HomeBlogMeaningful transformations: when social work and community work go hand in hand

Meaningful transformations: when social work and community work go hand in hand

I am Esti Carrasco, trainee social worker at Matia. On a date as special as today, "World Social Work Day", I would like to share a series of reflections from someone, as in my case, who is taking her first steps in this interesting discipline.

I would like to start by talking about those stereotypes and preconceived ideas that not so long ago were going around in my head, and as a result of which I framed the work and functions of a Social Work professional exclusively in direct intervention with people.

After my arrival here, I had the good fortune to land on the community side, and that house of cards that had been with me collapsed.

To my surprise, I discovered how little I knew about a fundamental area for people who need support in their daily lives, and how much we can contribute from our role as Social Workers.

It would be great to reach with this reading all those people, professionals or not, who imagine Social Work in the same way as I had previously conceived it, from the purely welfare perspective. Over the last few months I have been able to get to know it in a broader and more enriching way, which has completely changed my view and my way of approaching the subject. 

From my point of view, when we currently reflect on the concept of community, great doubts arise.  This is because there is no definition that can be used to understand its meaning holistically. This polysemous concept needs to be studied and reflected upon in order to create a common understanding of its true meaning, because in social work practice, the community perspective is decisive.  In order to approach the complex concept of community, Zuñiga defines it as "a dynamic, constituent and performative reality of the collective action that a group carries out to achieve a specific end that it deems valuable, and from which it weaves a web of special relationships. The community would be those who are interested in defending the common space or resource" (Zúñiga, M., 2020).

Social work will be community-based or it will not be

It is impossible to give individual answers to social problems, hence the community perspective provides us with the best path to offer the world significant transformations.

There is no doubt that we live in an increasingly individualistic system, which poses an enormous challenge when it comes to providing solutions to conflicts and needs of a social nature, and which by their very nature require intervention from and for the community.

Social Work professionals should be aware of these limitations that accompany individual interventions, and thus create interest in those methods and practices of a community nature, in which as professionals we cease to be mere managers of resources and contribute to providing the community with tools to manage their daily lives.

From fragmentation to continuity

Looking closer at the reality we can appreciate the fragmented nature of services. Unrelated and seemingly unrelated to each other, this lack of connection makes it impossible to adequately meet people's needs.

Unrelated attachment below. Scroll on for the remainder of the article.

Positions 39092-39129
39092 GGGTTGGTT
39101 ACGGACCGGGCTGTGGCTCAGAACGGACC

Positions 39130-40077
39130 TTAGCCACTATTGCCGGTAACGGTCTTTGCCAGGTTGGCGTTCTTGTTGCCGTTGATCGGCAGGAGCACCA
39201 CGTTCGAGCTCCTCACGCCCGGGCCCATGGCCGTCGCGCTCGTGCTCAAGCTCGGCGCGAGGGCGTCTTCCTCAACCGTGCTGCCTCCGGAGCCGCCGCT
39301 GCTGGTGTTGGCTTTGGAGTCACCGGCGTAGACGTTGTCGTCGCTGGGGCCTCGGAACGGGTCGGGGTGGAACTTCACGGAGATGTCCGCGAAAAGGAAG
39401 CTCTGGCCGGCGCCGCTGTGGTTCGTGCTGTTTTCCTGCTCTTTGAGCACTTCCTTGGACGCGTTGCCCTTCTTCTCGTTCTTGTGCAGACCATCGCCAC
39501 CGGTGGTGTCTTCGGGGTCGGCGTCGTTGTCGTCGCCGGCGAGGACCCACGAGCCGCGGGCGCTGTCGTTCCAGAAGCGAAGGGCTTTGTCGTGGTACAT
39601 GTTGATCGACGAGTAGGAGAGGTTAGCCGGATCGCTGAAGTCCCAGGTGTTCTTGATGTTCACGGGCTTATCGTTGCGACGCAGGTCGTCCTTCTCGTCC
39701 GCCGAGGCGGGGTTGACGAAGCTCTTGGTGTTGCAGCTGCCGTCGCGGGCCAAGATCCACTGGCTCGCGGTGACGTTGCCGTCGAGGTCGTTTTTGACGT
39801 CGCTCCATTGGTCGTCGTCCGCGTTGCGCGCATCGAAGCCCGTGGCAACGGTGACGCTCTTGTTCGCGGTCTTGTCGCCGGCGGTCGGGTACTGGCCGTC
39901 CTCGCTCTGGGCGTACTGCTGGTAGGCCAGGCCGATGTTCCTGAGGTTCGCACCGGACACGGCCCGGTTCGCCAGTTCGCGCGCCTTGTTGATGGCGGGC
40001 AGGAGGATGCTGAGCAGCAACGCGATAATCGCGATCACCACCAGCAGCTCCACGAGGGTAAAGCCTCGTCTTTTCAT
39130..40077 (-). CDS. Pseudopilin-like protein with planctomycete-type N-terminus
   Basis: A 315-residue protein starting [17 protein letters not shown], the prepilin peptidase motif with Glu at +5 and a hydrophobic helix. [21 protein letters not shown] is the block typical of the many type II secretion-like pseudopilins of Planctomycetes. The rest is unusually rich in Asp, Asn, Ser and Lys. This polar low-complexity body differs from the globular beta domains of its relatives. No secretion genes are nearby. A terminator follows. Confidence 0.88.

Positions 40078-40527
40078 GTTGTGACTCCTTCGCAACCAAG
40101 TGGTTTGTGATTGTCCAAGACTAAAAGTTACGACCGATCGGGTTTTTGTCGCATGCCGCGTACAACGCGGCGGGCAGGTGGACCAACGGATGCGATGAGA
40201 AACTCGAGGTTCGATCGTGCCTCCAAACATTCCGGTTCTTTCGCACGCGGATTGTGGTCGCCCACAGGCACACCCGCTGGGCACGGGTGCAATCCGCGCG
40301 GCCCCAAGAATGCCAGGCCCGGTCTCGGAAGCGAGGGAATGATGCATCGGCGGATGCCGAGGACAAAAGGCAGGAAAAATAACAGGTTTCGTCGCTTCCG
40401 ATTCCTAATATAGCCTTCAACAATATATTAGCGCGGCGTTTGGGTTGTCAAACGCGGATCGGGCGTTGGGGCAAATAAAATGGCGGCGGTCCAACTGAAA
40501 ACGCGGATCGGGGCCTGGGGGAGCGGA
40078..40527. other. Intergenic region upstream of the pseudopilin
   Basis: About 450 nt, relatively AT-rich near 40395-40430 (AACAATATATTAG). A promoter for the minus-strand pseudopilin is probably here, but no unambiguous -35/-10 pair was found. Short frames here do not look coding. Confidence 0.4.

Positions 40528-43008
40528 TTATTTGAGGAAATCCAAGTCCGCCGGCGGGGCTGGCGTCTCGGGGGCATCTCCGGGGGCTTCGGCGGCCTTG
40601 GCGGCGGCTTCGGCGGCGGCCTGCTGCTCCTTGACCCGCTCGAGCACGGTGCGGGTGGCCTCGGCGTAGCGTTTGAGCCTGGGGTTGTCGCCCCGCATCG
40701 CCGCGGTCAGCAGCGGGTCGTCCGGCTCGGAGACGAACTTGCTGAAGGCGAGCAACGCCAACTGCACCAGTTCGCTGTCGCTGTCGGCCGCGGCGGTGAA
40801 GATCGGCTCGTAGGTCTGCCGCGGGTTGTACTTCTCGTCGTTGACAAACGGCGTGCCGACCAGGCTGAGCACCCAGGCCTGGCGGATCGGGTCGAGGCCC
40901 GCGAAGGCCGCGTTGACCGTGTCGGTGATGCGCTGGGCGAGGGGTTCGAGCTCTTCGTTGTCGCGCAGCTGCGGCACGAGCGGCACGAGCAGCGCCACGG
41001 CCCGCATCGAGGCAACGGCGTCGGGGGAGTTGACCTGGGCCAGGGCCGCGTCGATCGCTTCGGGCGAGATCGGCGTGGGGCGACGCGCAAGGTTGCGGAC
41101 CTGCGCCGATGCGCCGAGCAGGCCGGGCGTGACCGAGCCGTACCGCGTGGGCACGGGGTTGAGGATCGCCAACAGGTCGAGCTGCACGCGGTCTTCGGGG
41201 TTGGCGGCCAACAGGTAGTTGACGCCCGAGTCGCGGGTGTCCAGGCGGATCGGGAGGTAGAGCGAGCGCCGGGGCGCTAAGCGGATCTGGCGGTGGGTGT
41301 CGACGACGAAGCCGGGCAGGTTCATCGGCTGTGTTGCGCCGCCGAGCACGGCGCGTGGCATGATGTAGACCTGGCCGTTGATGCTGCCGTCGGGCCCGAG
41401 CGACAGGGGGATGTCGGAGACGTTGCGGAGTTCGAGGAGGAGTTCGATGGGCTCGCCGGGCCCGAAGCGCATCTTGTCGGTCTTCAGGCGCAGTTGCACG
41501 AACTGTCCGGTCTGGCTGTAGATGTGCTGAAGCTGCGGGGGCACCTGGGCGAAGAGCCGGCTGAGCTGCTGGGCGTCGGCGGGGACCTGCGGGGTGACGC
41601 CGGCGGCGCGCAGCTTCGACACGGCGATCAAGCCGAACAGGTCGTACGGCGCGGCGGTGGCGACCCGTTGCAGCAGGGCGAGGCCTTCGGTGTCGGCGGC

Projects such as Etxean Bizi allow us to explore new roles for social workers, in this path of transformation of care that takes on board the social demand to remain in the home even when a situation of dependency arises. A change of perspective in which care is not only based on the monitoring of the user's home, but goes beyond that.

We are talking about broadening the horizons of those we accompany, preserving or incorporating resources and services that meet their wishes and needs. Perhaps accompanying Petra to the library to enjoy some reading time, or making an appointment at the hairdresser's and a manicure for Irati, or for Andoni to enjoy a coffee in his favourite café?

The aim is to encourage the integration and participation of the person in community life by promoting a different way of understanding care, in which it is the system that adapts to the person and not the person to the system, as happens under a person-centred care approach.

Therefore, from Social Work, but also from other professions in the social field, we must promote and provoke reflection on the inclusion of the community perspective; recognising its potential and thus favouring its development.

I conclude with the motto of this year's World Social Work Day: "Building together a new eco-social world: leaving no one behind". An opportunity to rediscover our profession. Nothing can have a better impact on this than the community itself, since in addition to being essential for the systemic approach, it is the driving force for leaving no one behind, for leaving no one excluded, for promoting the integration of people and for the community as a whole to be the driving force for the social change and significant transformations that we so desperately need. As Eito y Gomez (2013) point out, "the community is a valid concept for Social Work as it is an engine of change, of participation, of counting on people, of being able to improve, of strengthening or building social relations, of social change...".

In short, intervention from community Social Work leads us to include and take into account the entire network of resources, services, people... that exist in the community, regardless of their origin and roots. Let's express it and make the most of it!


Matia Orienta and SAPU Manager

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